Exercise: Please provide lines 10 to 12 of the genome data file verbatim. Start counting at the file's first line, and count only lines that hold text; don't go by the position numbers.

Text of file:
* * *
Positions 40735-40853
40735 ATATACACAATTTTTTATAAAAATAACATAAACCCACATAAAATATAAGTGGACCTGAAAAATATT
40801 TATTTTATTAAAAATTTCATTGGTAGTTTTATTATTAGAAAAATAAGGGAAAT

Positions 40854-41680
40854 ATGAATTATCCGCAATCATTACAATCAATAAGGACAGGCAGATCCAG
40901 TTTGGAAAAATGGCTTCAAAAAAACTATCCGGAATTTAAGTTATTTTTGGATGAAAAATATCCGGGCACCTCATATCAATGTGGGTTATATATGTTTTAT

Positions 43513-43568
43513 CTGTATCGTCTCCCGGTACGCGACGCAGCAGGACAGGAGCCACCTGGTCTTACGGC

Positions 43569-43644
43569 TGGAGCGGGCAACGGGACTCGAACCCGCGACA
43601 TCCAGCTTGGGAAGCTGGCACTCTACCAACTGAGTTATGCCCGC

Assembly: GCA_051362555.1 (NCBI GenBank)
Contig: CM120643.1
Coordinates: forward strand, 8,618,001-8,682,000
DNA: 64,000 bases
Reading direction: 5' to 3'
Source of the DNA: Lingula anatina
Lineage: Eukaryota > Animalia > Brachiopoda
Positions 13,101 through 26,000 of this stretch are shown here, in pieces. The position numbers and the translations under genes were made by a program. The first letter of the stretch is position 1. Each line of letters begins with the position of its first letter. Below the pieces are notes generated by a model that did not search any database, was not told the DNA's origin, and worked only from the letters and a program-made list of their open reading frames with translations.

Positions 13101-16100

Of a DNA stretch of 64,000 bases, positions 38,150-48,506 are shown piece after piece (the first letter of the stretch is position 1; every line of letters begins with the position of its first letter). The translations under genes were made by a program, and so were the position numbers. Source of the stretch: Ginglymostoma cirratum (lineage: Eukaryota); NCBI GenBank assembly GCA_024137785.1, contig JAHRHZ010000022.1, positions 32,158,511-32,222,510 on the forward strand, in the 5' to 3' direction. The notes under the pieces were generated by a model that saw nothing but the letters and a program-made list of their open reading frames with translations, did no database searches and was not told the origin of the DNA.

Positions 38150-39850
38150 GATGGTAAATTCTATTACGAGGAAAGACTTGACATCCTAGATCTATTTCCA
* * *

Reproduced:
43569 TGGAGCGGGCAACGGGACTCGAACCCGCGACA
43601 TCCAGCTTGGGAAGCTGGCACTCTACCAACTGAGTTATGCCCGC

Assembly: GCA_051362555.1 (NCBI GenBank)